books thirty-three through thirty-seven
033) Irreversible Things by Lisa Van Orman Hadley, finished April 27
034) Pillar of Light: Joseph Smith's First Vision by Andrew Knaupp and Sal Velluto, finished May 3
035) Hermana by Becca McCulloch, finished May 13*
036) Best American Comics 2017 by Ben Katchor, finished May 19
037) "Q" is for Quarry by Sue Grafton, finished May 22

books thirty-eight through forty-two
038) Draft No. 4* by John McPhee, finished May 22
039) Salt by Susan Elizabeth Howe, finished May 25
040) Endless Night by Agatha Christie, finished June 5
041) A Swiftly Tilting Planet by Madeleine L'Engle, finished June 8
042) Caldera Ridge by Jack Harrell, finished June 10

books forty-three through forty-seven
043) God's Man by Lynd Ward, finished June 13
044) Zot! 1987–1991 by Scott McCloud, finished June 17
045) Big Fish by Daniel Wallace, finished June 20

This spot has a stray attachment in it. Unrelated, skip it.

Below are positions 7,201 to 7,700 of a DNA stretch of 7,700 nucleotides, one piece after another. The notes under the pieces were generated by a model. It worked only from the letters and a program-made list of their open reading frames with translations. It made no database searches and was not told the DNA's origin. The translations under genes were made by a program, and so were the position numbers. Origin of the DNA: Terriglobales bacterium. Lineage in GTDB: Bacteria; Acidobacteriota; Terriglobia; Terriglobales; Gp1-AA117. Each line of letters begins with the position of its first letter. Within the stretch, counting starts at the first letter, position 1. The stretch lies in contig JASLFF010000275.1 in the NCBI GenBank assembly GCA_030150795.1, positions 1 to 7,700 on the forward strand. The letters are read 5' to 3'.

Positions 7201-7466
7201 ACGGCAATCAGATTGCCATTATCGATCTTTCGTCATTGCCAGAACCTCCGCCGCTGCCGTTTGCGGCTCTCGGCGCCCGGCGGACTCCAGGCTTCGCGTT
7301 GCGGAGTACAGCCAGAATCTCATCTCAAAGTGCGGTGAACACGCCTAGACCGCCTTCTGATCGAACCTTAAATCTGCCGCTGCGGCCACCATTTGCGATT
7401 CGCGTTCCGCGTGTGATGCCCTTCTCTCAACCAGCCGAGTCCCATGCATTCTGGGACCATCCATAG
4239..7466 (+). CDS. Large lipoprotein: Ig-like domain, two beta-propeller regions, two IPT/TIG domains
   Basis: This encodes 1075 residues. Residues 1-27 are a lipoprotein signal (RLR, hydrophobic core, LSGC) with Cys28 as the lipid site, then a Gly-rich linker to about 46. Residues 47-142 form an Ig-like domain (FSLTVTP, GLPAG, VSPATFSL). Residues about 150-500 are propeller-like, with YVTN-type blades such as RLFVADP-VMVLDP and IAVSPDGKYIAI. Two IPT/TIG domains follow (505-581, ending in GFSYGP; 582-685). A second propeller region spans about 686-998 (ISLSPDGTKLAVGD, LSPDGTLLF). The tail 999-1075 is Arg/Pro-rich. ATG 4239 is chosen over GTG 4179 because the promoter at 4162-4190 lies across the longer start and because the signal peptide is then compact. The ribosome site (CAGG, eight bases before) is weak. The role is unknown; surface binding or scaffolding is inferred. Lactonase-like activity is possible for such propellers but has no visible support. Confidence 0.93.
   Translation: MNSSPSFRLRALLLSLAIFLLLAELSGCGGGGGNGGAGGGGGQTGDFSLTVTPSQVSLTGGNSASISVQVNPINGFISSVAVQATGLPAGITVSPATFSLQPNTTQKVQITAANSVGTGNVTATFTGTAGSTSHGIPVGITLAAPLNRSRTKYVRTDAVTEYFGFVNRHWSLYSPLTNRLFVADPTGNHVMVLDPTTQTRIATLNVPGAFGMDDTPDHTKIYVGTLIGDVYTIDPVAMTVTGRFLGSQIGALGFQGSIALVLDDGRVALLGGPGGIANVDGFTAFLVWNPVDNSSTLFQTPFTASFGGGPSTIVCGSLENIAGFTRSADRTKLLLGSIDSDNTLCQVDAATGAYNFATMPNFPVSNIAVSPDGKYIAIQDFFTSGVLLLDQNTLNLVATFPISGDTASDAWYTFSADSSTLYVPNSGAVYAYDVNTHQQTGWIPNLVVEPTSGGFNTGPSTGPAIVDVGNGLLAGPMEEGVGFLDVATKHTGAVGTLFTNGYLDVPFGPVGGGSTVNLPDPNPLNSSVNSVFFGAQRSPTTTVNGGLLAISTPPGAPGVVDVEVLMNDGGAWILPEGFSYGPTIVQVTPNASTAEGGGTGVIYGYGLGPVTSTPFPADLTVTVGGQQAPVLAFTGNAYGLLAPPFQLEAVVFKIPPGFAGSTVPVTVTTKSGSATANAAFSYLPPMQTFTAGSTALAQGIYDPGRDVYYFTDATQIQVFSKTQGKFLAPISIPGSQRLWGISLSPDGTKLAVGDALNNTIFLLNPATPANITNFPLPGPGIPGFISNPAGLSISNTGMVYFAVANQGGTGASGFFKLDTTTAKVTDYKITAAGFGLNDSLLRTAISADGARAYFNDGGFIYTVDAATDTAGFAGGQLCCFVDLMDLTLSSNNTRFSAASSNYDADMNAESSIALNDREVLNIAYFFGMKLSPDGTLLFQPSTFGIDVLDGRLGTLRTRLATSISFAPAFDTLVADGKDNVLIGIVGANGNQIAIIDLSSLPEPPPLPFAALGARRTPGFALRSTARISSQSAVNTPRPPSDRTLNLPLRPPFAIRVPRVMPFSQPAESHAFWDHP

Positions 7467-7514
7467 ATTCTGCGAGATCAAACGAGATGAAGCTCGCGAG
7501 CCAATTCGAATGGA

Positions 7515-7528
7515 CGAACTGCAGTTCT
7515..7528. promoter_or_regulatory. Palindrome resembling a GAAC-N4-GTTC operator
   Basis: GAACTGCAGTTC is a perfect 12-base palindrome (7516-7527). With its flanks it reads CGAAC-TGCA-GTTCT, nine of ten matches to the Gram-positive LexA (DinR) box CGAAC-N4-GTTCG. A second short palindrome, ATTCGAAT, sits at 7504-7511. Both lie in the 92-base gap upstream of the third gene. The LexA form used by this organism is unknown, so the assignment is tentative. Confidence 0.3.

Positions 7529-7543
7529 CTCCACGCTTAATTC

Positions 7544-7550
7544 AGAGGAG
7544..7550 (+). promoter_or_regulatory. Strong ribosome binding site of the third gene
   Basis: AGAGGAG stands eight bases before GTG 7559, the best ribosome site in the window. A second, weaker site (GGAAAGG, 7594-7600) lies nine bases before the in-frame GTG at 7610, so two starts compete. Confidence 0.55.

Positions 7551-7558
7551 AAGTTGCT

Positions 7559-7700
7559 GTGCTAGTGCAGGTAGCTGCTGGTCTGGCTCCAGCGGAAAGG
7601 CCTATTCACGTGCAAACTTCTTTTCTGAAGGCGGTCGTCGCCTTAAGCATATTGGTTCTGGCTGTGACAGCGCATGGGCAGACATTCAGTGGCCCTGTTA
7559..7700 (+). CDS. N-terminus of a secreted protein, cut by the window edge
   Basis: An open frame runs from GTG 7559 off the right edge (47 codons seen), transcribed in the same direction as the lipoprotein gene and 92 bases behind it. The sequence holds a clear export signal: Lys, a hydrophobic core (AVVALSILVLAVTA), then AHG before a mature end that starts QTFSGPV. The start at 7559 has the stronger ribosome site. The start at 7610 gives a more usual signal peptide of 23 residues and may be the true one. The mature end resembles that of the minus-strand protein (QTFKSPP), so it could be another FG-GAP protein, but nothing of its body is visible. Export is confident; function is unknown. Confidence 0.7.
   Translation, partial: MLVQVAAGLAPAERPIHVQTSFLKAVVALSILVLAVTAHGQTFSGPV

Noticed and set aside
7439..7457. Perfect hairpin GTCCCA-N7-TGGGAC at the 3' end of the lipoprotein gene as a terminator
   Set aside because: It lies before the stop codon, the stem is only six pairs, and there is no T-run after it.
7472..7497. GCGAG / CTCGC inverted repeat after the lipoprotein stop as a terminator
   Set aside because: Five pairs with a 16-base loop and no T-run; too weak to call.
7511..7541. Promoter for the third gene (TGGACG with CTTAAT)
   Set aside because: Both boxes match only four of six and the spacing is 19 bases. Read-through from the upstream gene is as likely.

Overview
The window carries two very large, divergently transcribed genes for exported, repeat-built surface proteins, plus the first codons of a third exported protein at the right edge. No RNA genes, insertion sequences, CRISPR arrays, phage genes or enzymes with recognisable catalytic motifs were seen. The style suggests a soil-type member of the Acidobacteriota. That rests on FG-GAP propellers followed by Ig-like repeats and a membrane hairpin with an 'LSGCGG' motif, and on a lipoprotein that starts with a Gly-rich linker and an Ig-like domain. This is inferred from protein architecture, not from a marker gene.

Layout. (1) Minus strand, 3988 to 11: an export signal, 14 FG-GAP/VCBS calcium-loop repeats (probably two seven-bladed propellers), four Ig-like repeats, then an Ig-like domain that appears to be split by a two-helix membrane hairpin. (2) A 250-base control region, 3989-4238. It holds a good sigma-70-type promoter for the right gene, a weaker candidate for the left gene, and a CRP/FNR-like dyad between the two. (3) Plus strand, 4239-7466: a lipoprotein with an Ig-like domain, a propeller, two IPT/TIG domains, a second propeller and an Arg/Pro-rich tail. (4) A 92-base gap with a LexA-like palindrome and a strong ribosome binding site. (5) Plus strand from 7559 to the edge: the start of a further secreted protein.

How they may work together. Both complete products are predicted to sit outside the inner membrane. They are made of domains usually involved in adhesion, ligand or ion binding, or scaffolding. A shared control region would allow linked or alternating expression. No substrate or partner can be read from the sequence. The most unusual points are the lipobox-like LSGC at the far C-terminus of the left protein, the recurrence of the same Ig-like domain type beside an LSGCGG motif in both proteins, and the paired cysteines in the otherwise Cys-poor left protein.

046) Skeleton Key by Anthony Horowitz, finished June 24
047) Exhalation by Ted Chiang, finished June 28

books forty-eight through fifty-one
048) iZOMBIE: Dead to the World by Chris Roberson & Michael Allred (et al), finished July 4
049) iZOMBIE: uVAMPIRE by Chris Roberson & Michael Allred (et al), finished July 4
050) iZOMBIE: Six Feet Under & Rising by Chris Roberson & Michael Allred (et al), finished July 6
051) iZOMBIE: Repossession by Chris Roberson & Michael Allred (et al), finished July 6

books fifty-two through fifty-six
052) Remember the Revolution! by James Goldberg, finished July 14
053) Future Day Saints by Matt Page, finished July 19
054) Animal Man: The Hunt by Jeff Lemire & Travel Foreman, finished July 22
055) Superman: Before Truth by Gene Luen Yank & John Romita Jr. & Klaus Janson & Dean White, finished July 27
056) Castle Waiting: The Lucky Road by Linda Medley, finished August 1

No comments:

Post a Comment